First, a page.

University of Rochester

Rochester Review
November–December 2012
Vol. 75, No. 2

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MEMORIAL ART GALLERY A Hundred Years and Counting The Memorial Art Gallery celebrates its centennial.

In October 2013, the Memorial Art Gallery will mark the centenary of its founding. And the gallery is celebrating with yearlong festivities, culminating in the opening of its new Centennial Sculpture Park next October. The permanent collection of 12,000 works spans 50 centuries of world art. The gallery’s director, Grant Holcomb, and curators have chosen the “MAG Top 100”—a hundred works of special note. Here is a sampling. To see the full list, visit



William Ordway Partridge

Emily Sibley Watson, founder of the gallery, selected sculptor William Ordway Partridge to create a memorial for her son, James George Averell, who died in 1904 of typhoid fever. The figure of a robed woman cradling a funeral urn is sculpted from Carrara marble; a portrait relief of Averell is located on the base. (Photo: Memorial Art Gallery)

ca. 1885

Stained Glass Window

Tiffany Studios

This window was created by Louis Comfort Tiffany for the Corn Hill home of Rochester tycoon William Kimball, owner of the Kimball Tobacco Factory. The house was demolished in the mid 20th century, when Interstate 490 was built; Harold Rand ’34 rescued the window. (Photo: Memorial Art Gallery)


Dr. Caligari

Wendell Castle

This sculpture, made from curly cherry veneer, ebony, and gold-plated brass, was inspired by The Cabinet of Dr. Caligari, a silent horror film from 1920. Based in Rochester, Wendell Castle is a leading figure in American craft and art furniture. He has been commissioned to create a monumental cast-iron sculpture as an anchor installation of the new Centennial Sculpture Park. (Photo: Copyright Wendell Castle Inc.)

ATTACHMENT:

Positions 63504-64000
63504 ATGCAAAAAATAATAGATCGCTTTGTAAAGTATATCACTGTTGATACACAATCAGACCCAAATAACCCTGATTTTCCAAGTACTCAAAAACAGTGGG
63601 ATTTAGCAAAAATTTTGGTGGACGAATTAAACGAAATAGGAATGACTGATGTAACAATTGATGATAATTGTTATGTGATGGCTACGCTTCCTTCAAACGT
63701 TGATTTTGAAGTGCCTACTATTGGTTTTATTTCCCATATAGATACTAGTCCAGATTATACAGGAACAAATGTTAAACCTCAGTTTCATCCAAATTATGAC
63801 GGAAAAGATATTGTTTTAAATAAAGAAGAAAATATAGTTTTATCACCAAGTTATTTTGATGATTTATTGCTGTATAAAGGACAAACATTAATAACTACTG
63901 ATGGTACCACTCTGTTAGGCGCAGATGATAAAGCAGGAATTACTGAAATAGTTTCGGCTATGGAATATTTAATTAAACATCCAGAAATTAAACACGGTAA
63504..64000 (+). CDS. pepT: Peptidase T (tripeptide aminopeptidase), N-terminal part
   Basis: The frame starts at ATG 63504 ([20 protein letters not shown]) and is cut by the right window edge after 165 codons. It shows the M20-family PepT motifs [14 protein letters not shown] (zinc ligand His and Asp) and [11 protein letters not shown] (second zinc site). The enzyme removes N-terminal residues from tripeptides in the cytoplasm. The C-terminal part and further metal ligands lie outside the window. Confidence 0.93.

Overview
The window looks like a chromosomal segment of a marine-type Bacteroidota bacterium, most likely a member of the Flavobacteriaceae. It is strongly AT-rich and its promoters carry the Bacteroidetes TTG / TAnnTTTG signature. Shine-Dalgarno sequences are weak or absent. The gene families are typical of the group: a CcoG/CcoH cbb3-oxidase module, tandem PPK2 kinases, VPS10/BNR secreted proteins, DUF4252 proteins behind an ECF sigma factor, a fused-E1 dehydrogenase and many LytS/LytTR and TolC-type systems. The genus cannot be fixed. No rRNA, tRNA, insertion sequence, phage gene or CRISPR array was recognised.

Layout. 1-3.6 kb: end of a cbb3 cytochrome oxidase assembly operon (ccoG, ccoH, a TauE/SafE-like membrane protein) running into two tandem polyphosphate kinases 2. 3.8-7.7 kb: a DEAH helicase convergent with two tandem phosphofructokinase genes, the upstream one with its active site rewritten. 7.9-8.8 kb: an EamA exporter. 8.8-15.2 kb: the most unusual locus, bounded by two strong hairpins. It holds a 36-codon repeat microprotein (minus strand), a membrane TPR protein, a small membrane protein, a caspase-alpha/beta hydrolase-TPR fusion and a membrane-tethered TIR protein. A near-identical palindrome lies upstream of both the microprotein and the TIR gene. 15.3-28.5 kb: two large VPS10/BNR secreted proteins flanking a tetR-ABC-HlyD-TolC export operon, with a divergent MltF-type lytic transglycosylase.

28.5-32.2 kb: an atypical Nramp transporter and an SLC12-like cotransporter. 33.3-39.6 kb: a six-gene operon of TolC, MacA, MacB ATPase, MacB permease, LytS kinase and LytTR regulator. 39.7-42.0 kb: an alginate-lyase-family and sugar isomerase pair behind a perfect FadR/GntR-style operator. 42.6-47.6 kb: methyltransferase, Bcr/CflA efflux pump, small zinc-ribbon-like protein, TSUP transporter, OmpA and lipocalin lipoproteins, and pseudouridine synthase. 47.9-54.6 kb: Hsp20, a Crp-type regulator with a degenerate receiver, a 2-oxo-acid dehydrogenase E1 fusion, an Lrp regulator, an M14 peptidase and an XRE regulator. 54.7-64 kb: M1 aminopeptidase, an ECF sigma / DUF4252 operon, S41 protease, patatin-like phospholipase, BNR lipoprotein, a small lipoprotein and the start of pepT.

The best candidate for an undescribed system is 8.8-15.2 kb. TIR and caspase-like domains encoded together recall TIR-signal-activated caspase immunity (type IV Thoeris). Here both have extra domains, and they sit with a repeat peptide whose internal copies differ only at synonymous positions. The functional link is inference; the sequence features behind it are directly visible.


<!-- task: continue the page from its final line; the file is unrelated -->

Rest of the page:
ca. 1852

Peeling Onions

Lilly Martin Spencer

When Lilly Martin Spencer could not find patrons for her depictions of allegorical and literary subjects, she turned to an area more accepted for a woman artist: domestic scenes. In this oil-on-canvas painting, she shows a cook wiping away tears with the back of her hand—simultaneously showing female labor and playing off sentimental images of women. (Photo: Memorial Art Gallery)


Sullivan Street

Everett Shinn

This oil-on-canvas scene of a poor, immigrant neighborhood in Greenwich Village, with Washington Square Park’s trees just visible at the end of the street, is a good example of Everett Shinn’s depiction of the bleaker sides of urban life. (Photo: Memorial Art Gallery)